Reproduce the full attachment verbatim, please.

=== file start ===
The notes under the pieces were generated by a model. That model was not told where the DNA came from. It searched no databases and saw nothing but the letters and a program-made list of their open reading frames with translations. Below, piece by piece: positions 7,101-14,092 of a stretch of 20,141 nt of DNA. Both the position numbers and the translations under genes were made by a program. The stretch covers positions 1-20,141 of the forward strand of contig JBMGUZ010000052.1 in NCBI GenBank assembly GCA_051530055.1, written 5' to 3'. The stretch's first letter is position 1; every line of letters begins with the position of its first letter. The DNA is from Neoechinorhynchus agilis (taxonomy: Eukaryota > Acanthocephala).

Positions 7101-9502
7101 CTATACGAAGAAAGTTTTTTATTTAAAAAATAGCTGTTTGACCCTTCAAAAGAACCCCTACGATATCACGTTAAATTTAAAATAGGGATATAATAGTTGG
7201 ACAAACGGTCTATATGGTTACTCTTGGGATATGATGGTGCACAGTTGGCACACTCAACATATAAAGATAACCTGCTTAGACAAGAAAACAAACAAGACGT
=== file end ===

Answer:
The notes under the pieces were generated by a model. That model was not told where the DNA came from. It searched no databases and saw nothing but the letters and a program-made list of their open reading frames with translations. Below, piece by piece: positions 7,101-14,092 of a stretch of 20,141 nt of DNA. Both the position numbers and the translations under genes were made by a program. The stretch covers positions 1-20,141 of the forward strand of contig JBMGUZ010000052.1 in NCBI GenBank assembly GCA_051530055.1, written 5' to 3'. The stretch's first letter is position 1; every line of letters begins with the position of its first letter. The DNA is from Neoechinorhynchus agilis (taxonomy: Eukaryota > Acanthocephala).

Positions 7101-9502
7101 CTATACGAAGAAAGTTTTTTATTTAAAAAATAGCTGTTTGACCCTTCAAAAGAACCCCTACGATATCACGTTAAATTTAAAATAGGGATATAATAGTTGG
7201 ACAAACGGTCTATATGGTTACTCTTGGGATATGATGGTGCACAGTTGGCACACTCAACATATAAAGATAACCTGCTTAGACAAGAAAACAAACAAGACGT